On average 37 children die of heatstroke in unattended cars each year in the United States. Temperatures inside vehicles can spike to dangerous levels in minutes, and children experience the effects of overheating much more quickly than adults.
Being stuck behind a school bus while rushing to work can be frustrating, but school bus safety is more important than shaving a few minutes off your commute time.
From 2007 to 2016, there were 1,282 people of all ages killed in school transportation-related crashes—an average of 128 fatalities per year. Bus drivers, pedestrians, cyclists and other drivers on the road, all must obey bus safety rules. In Ohio, drivers must stop at least 10 feet away from a stopped school bus to allow passengers to safely enter or exit the bus. Continue reading “When is it safe to pass a school bus in Ohio?”
School officials have no problem justifying a delay or cancellation when roads are covered in snow or ice, but making the decision to cancel when low wind chill values are the issue at hand can be much harder. While some children are cozy in the back of a parent’s vehicle during their commute, many of their peers walk to school or a bus stop each day. This contrast in circumstances raises a question commonly debated by both parents and administrators: how cold is too cold for school? Continue reading “Too Cold for School?”
In recent months, numerous parents watched a shocking viral video of a 2-year-old Utah boy rescuing his twin brother, who was pinned under a fallen dresser. Others read about IKEA’s $50 million settlement with the families of three toddlers who were killed in tip-over incidents involving furniture made by the company.
If you’re a Pinterest addict or frequently browse DIY sites, you’ve probably come across instructions for creating Halloween candy buckets out of laundry pod containers. Fluorescent orange Tide PODS® tubs can easily be transformed into pumpkins, and others can be used to construct a child’s favorite movie character or unique costume accessory.
While the appeal of a convenient and cost-effective alternative to purchasing a candy bucket is understandable, teaching young children to associate laundry pod containers with candy or toys could have very dangerous consequences.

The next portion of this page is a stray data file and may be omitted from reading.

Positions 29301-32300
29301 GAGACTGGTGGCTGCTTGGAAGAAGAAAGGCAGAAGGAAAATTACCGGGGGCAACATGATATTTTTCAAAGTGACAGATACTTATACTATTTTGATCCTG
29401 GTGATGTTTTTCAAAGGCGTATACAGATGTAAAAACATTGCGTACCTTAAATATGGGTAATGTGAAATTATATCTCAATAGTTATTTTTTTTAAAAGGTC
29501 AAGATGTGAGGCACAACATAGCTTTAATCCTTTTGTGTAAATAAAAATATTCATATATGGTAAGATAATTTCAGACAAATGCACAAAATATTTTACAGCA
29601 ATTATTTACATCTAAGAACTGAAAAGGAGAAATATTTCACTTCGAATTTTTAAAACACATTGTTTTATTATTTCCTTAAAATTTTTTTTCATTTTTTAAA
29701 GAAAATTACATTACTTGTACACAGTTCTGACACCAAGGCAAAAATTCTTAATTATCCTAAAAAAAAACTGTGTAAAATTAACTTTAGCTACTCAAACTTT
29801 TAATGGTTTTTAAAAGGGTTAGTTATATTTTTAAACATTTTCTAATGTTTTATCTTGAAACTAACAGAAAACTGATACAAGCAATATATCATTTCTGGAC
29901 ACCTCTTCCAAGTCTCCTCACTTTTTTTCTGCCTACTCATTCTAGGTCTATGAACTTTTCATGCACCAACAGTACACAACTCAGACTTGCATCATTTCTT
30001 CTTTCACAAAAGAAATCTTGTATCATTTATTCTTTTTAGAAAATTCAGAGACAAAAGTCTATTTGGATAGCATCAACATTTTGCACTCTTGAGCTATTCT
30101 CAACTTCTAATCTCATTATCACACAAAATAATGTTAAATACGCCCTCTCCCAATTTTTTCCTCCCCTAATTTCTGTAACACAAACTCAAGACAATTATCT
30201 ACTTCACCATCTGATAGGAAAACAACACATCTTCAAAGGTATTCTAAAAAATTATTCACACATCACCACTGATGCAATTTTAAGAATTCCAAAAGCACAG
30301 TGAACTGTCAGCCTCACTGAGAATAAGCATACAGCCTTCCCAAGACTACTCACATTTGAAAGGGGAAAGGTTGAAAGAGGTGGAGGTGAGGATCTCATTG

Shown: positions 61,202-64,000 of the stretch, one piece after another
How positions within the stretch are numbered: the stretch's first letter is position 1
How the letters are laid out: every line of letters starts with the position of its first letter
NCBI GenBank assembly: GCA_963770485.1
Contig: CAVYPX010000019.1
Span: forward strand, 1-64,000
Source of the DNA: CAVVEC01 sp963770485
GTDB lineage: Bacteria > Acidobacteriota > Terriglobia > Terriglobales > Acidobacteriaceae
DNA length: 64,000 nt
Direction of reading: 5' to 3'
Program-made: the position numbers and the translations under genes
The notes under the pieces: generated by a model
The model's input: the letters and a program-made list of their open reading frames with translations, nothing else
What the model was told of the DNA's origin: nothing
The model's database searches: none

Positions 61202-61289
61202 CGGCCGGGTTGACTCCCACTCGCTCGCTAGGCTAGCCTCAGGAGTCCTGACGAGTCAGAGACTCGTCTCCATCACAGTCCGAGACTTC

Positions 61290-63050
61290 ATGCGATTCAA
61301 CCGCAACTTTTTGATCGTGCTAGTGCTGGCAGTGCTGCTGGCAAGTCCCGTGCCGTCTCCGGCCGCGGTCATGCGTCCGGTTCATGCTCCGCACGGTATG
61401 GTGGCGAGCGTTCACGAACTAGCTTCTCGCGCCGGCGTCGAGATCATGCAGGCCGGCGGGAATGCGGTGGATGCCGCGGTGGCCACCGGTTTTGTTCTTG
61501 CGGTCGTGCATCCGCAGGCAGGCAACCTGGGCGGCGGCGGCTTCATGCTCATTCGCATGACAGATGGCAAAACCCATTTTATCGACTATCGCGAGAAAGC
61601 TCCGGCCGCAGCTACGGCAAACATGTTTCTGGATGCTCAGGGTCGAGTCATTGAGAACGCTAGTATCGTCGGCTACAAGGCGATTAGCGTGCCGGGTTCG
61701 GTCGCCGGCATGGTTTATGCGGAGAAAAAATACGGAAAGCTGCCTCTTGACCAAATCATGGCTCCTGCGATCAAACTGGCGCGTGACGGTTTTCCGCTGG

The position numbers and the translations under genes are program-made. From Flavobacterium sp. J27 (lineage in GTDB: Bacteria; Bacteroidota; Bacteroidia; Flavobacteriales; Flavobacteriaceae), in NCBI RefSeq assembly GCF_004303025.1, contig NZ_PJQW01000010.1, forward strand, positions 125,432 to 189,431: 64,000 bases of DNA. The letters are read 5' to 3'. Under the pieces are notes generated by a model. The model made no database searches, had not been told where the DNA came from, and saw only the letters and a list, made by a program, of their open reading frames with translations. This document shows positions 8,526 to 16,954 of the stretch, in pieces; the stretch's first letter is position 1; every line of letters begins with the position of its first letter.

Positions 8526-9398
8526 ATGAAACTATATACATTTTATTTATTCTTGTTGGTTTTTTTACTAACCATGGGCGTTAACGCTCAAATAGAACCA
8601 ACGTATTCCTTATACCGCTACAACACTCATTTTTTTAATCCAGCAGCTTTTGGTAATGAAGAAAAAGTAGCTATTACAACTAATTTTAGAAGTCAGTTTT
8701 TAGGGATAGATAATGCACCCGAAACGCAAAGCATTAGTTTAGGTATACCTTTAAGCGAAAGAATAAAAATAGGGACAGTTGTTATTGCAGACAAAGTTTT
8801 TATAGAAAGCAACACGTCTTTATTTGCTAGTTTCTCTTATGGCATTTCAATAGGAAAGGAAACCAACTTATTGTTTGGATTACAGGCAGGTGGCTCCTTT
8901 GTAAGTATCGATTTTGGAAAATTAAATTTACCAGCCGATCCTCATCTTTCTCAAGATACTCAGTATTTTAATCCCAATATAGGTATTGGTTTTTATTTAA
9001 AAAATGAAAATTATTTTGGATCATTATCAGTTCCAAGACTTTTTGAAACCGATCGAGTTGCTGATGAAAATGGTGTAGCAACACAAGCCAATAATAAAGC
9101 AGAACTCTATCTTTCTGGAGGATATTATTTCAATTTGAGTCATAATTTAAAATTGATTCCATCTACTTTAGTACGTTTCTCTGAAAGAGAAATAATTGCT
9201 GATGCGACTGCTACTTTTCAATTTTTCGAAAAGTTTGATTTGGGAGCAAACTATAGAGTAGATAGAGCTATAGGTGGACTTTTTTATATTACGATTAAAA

Laundry detergent pods have made headlines in recent years following reports of accidental poisonings involving young children. Despite various PSAs and safety notices warning parents of the dangers, nearly 12,600 incidents of laundry pod exposure involving young children were reported to poison centers across the country in 2015.
Ingestion of laundry pods can result in excessive vomiting, difficulty breathing, severe respiratory distress, coma or even death. A child could also suffer burns and other injuries to their skin or eyes if a pod breaks open or leaks.
The concentrated detergent used in laundry pods poses much greater risks than regular detergents, and to children the pods themselves can resemble candy or toys. Many manufacturers have switched to brightly colored, opaque packaging to help conceal the contents of the tubs, and some have taken additional preventative measures by adding child-resistant latches.
Even if you take precaution and store laundry pods correctly in your home, you cannot guarantee that relatives, caretakers or parents of your child’s friends will do the same. To avoid reinforcing the dangerous association between the containers and candy or toys, laundry pod tubs should not be repurposed to hold those items at any point during the year. In general, it’s not a good idea to store food of any kind in a detergent container (even if it has been washed) due to contamination risks.
If you believe your child may have ingested or been exposed to a laundry pod, contact your local poison center at 1-800-222-1222 immediately.
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